An Anasazi Story by Jeff Posey.
The two visiting dignitaries ignored each other as they performed their morning rituals to welcome and encourage the coming of the sun. They offered cornmeal and corn pollen to the sunrise, they chanted ancient words, and they acknowledged the four directions that became six when they called to the underworld and the above-ground world.
They also listened carefully to each other and noticed the differences.
“You give much emphasis to the underworld,” said the delegate from the North as they walked together back to the great house of the High Priest.
“You give much emphasis to the above-world,” said the delegate from the South.
“All things come from the sky: the warmth of sun, the water for life, the wisdom of moon and stars.”
“Yet The People crawled up from below into this world. The underworld is our womb, our mother.”
“The People were born of the earth and the underworld, it is true. But once born, no one returns to the womb.”
“You are wise and speak truth — but neither does one, once born, fail to honor one’s mother.”
“You are wise and speak truth as well. But while to honor one’s mother is a requirement for balance, men also must raise their heads and recognize the higher spirits of the sky.”
“To recognize the sky is without question necessary for balance. But the superior spirit force resides in the underworld, there must be no question.”
“There must always be question,” said the man from the North, feeling anger within him. “The proof of superiority lies solely with the health and happiness of The People. The spirits of the underworld give their bounty only grudgingly, with the constant urging of Father Sun and gentle rain.”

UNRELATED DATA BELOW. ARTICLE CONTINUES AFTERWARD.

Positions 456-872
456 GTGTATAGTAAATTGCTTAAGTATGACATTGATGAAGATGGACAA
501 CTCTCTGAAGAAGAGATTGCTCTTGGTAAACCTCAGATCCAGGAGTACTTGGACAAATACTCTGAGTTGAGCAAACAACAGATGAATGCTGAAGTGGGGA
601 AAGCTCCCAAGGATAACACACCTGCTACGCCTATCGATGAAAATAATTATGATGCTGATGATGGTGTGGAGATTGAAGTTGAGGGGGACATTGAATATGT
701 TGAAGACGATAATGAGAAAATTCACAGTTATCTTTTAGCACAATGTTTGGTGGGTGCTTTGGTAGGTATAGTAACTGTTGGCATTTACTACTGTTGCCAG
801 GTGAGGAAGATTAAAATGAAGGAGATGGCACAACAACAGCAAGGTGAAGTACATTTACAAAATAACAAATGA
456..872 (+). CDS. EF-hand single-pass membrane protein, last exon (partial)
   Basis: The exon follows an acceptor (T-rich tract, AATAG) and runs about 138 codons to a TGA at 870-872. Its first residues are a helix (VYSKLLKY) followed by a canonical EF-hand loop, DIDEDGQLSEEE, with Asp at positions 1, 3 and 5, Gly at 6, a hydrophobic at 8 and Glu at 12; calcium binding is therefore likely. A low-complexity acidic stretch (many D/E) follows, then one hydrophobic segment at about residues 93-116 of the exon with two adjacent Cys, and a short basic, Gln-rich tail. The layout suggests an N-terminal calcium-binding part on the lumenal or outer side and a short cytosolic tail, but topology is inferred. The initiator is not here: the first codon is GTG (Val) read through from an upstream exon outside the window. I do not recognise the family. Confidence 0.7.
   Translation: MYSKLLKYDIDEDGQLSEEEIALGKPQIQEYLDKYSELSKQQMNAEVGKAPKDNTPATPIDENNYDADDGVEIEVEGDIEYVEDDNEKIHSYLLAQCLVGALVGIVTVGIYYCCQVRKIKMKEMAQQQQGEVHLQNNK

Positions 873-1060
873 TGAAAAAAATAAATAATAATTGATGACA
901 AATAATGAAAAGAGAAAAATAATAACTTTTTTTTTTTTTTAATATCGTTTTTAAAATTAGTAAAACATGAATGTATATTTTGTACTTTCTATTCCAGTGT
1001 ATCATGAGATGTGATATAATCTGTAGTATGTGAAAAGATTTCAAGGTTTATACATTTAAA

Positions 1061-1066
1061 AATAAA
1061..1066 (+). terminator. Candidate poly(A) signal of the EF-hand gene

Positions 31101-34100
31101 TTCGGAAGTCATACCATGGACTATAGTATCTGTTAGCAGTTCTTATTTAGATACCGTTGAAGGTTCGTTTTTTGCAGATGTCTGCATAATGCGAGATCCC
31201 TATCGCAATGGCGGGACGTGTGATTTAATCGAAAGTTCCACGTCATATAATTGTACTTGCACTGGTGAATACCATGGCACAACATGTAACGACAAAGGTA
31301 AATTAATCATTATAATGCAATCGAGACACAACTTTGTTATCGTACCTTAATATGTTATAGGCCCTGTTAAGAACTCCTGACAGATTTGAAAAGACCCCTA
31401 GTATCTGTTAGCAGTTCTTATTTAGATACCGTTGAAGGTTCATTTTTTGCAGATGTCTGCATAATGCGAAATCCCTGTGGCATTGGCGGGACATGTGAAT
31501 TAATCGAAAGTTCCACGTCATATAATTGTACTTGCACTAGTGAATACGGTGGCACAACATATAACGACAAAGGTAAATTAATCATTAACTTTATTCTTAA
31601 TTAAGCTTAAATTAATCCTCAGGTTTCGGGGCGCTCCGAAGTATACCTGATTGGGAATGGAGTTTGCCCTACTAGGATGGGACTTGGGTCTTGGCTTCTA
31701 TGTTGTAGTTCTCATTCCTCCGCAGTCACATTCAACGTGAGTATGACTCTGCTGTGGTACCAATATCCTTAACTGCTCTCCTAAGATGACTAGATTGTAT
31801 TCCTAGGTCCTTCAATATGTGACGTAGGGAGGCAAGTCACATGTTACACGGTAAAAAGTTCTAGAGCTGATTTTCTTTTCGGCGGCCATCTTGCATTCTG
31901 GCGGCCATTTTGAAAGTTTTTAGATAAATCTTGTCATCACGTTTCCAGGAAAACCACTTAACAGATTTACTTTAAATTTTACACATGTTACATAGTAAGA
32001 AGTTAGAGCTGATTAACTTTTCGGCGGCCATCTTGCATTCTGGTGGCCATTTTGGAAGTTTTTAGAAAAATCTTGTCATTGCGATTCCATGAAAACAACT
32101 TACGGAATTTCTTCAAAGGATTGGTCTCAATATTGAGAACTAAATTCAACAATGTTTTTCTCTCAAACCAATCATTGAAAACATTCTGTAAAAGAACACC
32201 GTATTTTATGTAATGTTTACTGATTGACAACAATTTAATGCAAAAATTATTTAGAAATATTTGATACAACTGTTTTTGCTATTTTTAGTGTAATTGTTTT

The man from the South also felt the heat of anger rise into his head. “The spirit of the underworld does nothing begrudgingly. All that we have, our buildings and our tools and our food, have their roots, their beginnings, in the underworld. It is right and proper to worship Másaw as the supreme spirit.”
The man from the North stopped and the man from the South took two paces, then turned to face him. The Northerner narrowed his eyes and said, “The Plumed Serpent of above-ground, of the air and the sky, is, and has always been, the supreme spirit.”
Without speaking further, they stood, each trying to be more stoic than the other, until a page said they were wanted in the great kiva with the High Priest and the other delegates.
“Events will prove who is right,” said the Southerner.
The Northerner nodded. “It is out of our hands.”
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We can only speculate, of course, about the religious tendencies of the Anasazi, and extrapolate, perhaps, from their living descendants. But something significant happened in and around Chaco Canyon, New Mexico, a thousand years ago that made these people build the largest buildings in North America (until the 1800s in New York) and then abandon them. Religion could have been a primary driving force.